The EU wants USB-C to be mandatory on all devices, including iPhones

The EU wants USB-C to be mandatory on all devices, including iPhones
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The European Commission, the EU’s executive arm, has announced plans to require smartphone and other electronics manufacturers to include a common USB-C charging port on their devices. The proposal is most likely to affect Apple, which continues to use its proprietary Lightning connector rather than the USB-C connector used by the majority of its competitors. The rules are intended to reduce electronic waste by allowing people to reuse old chargers and cables when purchasing new electronics.

The rules will also apply to tablets, headphones, portable speakers, videogame consoles, and cameras, in addition to phones. Manufacturers will also be required to make their fast-charging standards interoperable, as well as provide customers with information about which charging standards their device supports. Customers will be able to purchase new devices without a charger as part of the proposal.


According to EU Commissioner Thierry Breton, the proposals only cover devices that use wired chargers, not wireless chargers, and that “there is plenty of room for innovation on wireless.” A Commission spokesperson later confirmed to The Verge that a USB-C port is only required for devices that charge via cable. However, if a device only charges wirelessly, such as Apple’s rumored portless iPhone, a USB-C charging port is not required.

An infographic from the EU on the proposed rules. Credit: European Union.

The revised Radio Equipment Directive proposal must be approved by the European Parliament in order to become law. Manufacturers will eventually have 24 months to comply with the new rules if they are adopted. The parliament has already voted in favor of new rules on a common charger for early 2020, indicating that today’s proposal should be well received.

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“Chargers provide power to all of our most important electronic devices. With the proliferation of devices comes an increase in the number of chargers that are either non-interchangeable or unnecessary. “We’re putting an end to it,” said commissioner Thierry Breton. “With our proposal, European consumers will be able to use a single charger for all of their portable electronics, which is a significant step toward increasing convenience and reducing waste.”


“European consumers have long been frustrated by the accumulation of incompatible chargers in their drawers. We gave industry plenty of time to develop their own solutions, and now the time has come for legislative action to establish a common charger,” said European Commission executive vice-president Margrethe Vestager.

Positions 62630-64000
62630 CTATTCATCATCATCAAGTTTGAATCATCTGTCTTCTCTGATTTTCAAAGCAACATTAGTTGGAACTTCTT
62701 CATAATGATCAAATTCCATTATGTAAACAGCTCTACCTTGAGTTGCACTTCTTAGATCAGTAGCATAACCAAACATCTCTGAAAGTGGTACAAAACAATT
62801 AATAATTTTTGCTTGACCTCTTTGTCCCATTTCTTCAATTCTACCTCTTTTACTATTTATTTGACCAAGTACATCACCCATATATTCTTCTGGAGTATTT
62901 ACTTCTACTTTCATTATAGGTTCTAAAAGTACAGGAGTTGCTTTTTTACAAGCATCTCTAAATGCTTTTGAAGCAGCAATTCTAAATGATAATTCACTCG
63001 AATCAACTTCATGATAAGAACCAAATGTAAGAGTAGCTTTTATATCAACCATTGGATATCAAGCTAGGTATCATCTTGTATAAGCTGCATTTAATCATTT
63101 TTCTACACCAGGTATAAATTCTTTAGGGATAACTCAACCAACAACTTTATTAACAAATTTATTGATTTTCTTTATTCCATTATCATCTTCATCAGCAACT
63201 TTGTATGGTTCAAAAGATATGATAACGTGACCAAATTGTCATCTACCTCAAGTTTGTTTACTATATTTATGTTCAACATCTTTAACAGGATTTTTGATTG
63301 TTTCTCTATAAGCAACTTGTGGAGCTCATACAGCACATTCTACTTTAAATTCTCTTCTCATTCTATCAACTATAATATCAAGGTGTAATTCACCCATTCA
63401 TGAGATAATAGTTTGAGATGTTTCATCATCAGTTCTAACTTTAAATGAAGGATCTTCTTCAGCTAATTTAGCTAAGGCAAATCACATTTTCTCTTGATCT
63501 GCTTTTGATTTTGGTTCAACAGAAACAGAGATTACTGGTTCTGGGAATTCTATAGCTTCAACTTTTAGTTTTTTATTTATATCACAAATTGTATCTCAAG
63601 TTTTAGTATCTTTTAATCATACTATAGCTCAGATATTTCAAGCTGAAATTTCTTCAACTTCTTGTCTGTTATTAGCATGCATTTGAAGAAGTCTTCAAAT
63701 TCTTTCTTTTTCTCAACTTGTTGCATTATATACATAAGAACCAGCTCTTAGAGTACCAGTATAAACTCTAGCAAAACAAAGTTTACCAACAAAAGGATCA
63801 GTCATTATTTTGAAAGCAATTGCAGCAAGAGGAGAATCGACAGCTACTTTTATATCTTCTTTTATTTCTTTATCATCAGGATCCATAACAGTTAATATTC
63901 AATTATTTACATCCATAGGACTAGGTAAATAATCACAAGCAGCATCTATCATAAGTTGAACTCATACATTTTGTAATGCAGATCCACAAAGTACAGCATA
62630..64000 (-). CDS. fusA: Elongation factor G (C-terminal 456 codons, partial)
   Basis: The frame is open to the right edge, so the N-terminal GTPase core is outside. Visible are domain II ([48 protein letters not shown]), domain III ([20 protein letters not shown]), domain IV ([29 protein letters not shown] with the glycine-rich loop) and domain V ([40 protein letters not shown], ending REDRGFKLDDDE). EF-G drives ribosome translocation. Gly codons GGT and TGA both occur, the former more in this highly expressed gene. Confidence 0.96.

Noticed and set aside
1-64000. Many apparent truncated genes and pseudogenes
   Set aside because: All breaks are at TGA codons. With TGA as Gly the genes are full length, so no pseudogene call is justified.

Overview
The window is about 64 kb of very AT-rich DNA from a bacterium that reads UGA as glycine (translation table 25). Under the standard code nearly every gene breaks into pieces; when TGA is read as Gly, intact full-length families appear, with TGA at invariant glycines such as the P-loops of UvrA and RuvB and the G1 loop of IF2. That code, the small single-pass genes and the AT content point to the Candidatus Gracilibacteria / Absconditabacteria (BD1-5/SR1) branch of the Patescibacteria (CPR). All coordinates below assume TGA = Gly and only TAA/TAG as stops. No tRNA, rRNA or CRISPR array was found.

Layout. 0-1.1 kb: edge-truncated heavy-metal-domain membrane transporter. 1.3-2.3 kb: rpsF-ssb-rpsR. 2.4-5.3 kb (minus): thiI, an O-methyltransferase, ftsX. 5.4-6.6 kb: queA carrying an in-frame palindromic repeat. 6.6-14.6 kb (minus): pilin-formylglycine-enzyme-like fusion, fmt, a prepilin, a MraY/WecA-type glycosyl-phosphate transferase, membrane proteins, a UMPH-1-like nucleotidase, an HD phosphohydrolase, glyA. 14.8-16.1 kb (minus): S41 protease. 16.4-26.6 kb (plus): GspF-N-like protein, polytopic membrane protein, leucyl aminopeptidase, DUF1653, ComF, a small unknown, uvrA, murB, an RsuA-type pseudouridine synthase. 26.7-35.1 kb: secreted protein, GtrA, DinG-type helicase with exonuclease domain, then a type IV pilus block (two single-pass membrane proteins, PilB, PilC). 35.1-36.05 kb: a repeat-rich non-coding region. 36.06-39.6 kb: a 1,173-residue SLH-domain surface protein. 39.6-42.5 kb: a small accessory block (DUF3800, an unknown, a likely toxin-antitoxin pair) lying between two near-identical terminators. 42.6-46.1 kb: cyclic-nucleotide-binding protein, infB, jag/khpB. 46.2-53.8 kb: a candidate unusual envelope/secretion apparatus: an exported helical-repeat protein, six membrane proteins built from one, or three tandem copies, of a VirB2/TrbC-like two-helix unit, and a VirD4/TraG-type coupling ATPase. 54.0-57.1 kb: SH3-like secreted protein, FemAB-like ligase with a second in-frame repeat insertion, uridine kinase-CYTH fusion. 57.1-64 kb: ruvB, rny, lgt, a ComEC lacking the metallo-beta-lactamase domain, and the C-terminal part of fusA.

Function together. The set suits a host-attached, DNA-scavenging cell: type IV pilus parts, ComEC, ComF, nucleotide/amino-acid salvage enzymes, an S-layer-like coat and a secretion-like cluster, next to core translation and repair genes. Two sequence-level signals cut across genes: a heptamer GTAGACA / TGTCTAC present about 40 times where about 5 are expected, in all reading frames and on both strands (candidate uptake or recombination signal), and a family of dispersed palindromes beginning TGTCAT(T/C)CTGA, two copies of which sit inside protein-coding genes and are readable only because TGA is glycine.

Today’s proposal focuses on the charging port on the device end, but the Commission says it hopes to achieve “full interoperability” on both ends of the cable in the future. The power supply end of things will be addressed in a review that will be released later this year.


The proposals come after a vote in the European Parliament in January 2020 on new rules for common chargers. In 2016, the total amount of electronic waste produced across the EU was approximately 12.3 million metric tons.

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The new rules are likely to have the greatest impact on Apple, which continues to ship phones with a Lightning connector rather than the increasingly common USB-C port. According to an EU assessment reported by Reuters, around 29 percent of phone chargers sold in the EU in 2018 used USB-C, 21 percent used Lightning, and roughly half used the older Micro USB standard. These ratios are likely to have shifted significantly now that USB-C has replaced Micro USB in all but the most inexpensive Android phones.

Attempts to get smartphone manufacturers in the EU to use the same charging standard date back at least to 2009, when Apple, Samsung, Huawei, and Nokia signed a voluntary agreement to use a common standard. In the years since, the industry has gradually adopted Micro USB and, more recently, USB-C as a standard charging port. Despite the fact that the number of charging standards has been reduced from over 30 to just three (Micro USB, USB-C, and Lightning), regulators have stated that this voluntary approach has fallen short of its goals.


Apple was an outlier in that it never directly included a Micro USB port on its phones. It instead provided a Micro USB to 30-pin adapter.

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In a statement, Apple stated that it disagreed with today’s proposals. “We remain concerned that strict regulation mandating only one type of connector stifles rather than encourages innovation, which will harm consumers in Europe and around the world,” a company spokesperson told Reuters. The company has previously objected to the proposals, claiming that they risk creating e-waste by forcing people to discard existing Lightning accessories that are incompatible with the universal standard.

Apple has made its own efforts to reduce charger e-waste, despite continuing to use Lightning. It stopped including charging bricks or earbuds in the box with new iPhones last year, instead providing them with only a Lightning to USB-C cable. However, the move elicited mixed reactions, with some claiming that it benefited Apple’s bottom line more than the environment.


While European legislators are primarily concerned with wired chargers, wireless charging is becoming increasingly popular on smartphones and has largely converged on a single cross-platform standard: Qi. There have even been rumors that Apple may release an iPhone without a Lightning port, relying solely on wireless charging for power.

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